• As of 4Q17, about 46% of Ezion’s book value comprised perpetual securities and preference shares. As equity shareholders have no claim to those securities, they are excluded, lowering our book value per share (BVPS) to 10.4 S cents. The potential equity investment from Pavilion, the interest, consent, term loan facility (TLF) and professional fee shares which were issued at a premium then lift this by 2.0 S cents. Note that Pavilion’s investment is not final, subject to conditions precedent being met by 19 Apr 18. Aggregating these figures, the base case for Ezion’s BVPS starts from 12.4 S cents. 

BVPS becomes ~21 S cents only if 100% conversions happen. 

  • The Series B security holders, Amended Series 008 security holders and warrant holders (2018-Shareholders) generate the bulk of equity value at 5.1/1.1/1.9 S cents respectively. 
  • Value creation is largely driven by security holders and shareholders, who have to fully convert in order for book value to reach ~21 S cents. 

Conversion/exercise price may remain at premium to book throughout exercise period. 

  • Share price will likely trade close to Ezion’s book value going forward. 
  • For its current BVPS of 12.4 S cents to reach the exercise price of 27.63 S cents without conversions, Ezion will have to make at least US$56m p.a. for the next five years. That scenario might be a bullish scenario assuming high fleet utilisation. Furthermore, the conversion price for the Series B and Amended Series 008 is set to the higher of six-month VWAP or conversion floor price of S$0.2763, potentially setting it at a premium to book value throughout the conversion/exercise period. 

Assuming rational investors, the probability of Series B conversion is low. 

  • Warrant holders and security holders are likely to remain out of the money in the short to medium term. Maximum capital recovery should be their primary directive and if Ezion is on the path to recovery, rational investors will expect their Series B to be paid in full at the end of six years. This train of thought presents a low likelihood of conversion, so the fully-diluted book value of 21 S cents may not be realised in the short term. 

Assuming 50% early conversions, near-term book value is 15.1 S cents. 

  • However, there may be security holders whose imperative is capital recovery at any price and will exercise their early conversion option. Assuming 50% early conversion from Series B security holders, Ezion’s book value will rise to 15.1 S cents. 


Expect share price to trend down to 15 S cents post-trade resumption. 

  • At this juncture, 4Q17 book value stands at 12.4 S cents. Assuming 50% conversions from Series B security holders, valuations should find a floor at the adjusted BVPS of 15.1 S cents. Post potential short-covering, we expect the market to trade down to this value as was the case with Marco Polo Marine (MPM SP/NOT RATED/S$0.035).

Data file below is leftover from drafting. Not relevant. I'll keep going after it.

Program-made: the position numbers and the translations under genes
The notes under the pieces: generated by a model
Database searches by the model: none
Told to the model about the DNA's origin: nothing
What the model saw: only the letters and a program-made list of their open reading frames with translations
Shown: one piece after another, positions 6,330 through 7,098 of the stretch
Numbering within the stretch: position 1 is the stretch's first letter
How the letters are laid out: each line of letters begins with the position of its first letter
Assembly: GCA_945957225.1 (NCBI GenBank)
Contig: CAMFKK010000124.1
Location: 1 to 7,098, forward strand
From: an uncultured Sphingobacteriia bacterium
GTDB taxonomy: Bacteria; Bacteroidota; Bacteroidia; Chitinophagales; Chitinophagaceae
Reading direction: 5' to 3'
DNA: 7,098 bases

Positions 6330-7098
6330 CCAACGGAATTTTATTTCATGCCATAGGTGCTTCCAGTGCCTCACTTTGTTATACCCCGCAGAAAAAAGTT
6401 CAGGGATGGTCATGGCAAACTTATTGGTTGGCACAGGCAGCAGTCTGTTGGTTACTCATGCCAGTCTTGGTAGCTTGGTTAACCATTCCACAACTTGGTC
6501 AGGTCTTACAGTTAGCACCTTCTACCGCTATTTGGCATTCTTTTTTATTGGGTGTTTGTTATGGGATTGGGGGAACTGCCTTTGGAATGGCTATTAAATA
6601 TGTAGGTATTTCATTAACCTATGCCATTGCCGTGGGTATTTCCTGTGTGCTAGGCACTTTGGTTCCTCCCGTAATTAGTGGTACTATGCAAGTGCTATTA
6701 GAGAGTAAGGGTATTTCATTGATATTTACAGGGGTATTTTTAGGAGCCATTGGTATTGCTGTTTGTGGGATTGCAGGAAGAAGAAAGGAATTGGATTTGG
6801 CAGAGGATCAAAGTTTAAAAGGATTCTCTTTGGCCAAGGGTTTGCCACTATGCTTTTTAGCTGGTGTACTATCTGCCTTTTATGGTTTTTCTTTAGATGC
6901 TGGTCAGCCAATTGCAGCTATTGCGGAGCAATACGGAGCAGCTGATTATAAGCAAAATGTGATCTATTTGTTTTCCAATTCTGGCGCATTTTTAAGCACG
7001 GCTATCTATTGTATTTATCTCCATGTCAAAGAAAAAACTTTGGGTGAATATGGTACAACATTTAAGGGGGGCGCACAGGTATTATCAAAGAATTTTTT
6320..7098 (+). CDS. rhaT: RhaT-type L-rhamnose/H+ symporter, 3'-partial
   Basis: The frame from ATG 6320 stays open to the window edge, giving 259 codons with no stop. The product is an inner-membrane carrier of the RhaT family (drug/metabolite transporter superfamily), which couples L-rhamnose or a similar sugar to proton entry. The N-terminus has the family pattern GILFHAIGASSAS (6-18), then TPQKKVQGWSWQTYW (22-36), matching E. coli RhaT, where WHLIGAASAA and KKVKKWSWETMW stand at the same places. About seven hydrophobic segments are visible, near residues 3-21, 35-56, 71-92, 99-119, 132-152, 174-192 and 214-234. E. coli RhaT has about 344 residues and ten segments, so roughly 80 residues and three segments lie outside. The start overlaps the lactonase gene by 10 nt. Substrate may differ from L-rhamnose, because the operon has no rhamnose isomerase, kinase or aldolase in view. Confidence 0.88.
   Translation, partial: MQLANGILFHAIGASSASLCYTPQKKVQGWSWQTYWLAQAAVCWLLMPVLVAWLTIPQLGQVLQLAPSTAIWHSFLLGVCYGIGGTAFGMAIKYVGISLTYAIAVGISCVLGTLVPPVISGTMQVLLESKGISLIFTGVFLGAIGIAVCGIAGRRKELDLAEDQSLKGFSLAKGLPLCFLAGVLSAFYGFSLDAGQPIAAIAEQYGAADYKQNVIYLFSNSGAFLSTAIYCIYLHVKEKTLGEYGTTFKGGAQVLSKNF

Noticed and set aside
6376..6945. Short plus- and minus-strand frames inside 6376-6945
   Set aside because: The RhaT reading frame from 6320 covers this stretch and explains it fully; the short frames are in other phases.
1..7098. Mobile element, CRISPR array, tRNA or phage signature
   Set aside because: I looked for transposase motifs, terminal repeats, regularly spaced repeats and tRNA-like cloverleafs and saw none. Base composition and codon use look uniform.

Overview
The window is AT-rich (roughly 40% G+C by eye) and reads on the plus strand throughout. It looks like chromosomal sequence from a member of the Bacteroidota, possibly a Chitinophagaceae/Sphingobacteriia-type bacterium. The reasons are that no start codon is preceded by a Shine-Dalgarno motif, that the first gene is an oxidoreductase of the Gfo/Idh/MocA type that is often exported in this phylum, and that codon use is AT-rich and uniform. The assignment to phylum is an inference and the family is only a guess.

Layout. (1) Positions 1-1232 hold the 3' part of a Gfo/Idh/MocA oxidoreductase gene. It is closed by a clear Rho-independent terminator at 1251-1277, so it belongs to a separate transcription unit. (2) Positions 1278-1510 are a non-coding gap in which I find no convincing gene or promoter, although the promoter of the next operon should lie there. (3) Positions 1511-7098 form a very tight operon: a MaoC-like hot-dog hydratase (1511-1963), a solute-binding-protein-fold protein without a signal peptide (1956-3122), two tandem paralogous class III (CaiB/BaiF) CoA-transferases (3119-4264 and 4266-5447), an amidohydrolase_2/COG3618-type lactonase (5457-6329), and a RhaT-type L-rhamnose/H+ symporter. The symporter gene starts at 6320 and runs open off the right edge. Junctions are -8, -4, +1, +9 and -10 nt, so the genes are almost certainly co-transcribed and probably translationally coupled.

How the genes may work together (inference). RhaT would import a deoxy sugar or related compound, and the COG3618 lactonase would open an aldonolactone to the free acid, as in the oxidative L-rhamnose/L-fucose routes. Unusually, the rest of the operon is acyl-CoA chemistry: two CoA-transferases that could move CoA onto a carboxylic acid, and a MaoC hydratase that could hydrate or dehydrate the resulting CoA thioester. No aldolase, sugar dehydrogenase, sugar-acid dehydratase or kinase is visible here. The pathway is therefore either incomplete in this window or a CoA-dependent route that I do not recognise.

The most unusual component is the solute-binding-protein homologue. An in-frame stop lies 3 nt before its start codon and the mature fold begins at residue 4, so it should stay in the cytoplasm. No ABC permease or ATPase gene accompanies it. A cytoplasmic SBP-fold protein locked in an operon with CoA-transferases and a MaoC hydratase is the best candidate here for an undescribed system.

• Post-trade resumption, Marco Polo Marine’s share price has drifted downwards to its post-restructuring net tangible asset value (NTA) per share of 3.0 S cents from its pre-suspension price of 5.9 S cents. 

Valuations should not exceed 1.0x 1-year forward P/B post-restructuring. 

  • Valuations of peers that have emerged from deep restructuring or Chapter 11 proceedings trade at 1.0-1.1x forward P/B. Tidewater and Gulfmark Offshore recently emerged from Chapter 11 bankruptcy, and are trading at 1.0x 1-year forward P/B. Marco Polo Marine, while having no forward estimate for its P/B, is trading at 1.1-1.2x its NTA. 
  • The global average shows OSV companies trading at 1-year forward P/B of 0.8x, with an average net gearing of 130%. While Ezion is expected to make profits going forward as compared to its loss-making peers, it carries a debt burden that far exceeds peer average. Realistically, Ezion should command at most 1.0x forward P/B. 

Upgrade to HOLD, with revised target price of S$0.18. 

  • We peg our valuations to 1.0x 2019F P/B, arriving at a target price of S$0.18. 
  • Ezion may be turning around profit-wise, and we recognise the improvement in Ezion’s balance sheet that may drive a multiples rerating. 
  • However, as equity holders have no attributable cash flow for the next six years, and current valuation is high at 1.26x 2018F P/B, we see no hurry to chase the share price. We expect Ezion's share price to trend down towards its adjusted book value of 15.1 S cents in the near term and we will only turn buyers at that level. 
  • Upgrade to HOLD.

Foo Zhiwei UOB Kay Hian | http://research.uobkayhian.com/ 2018-04-17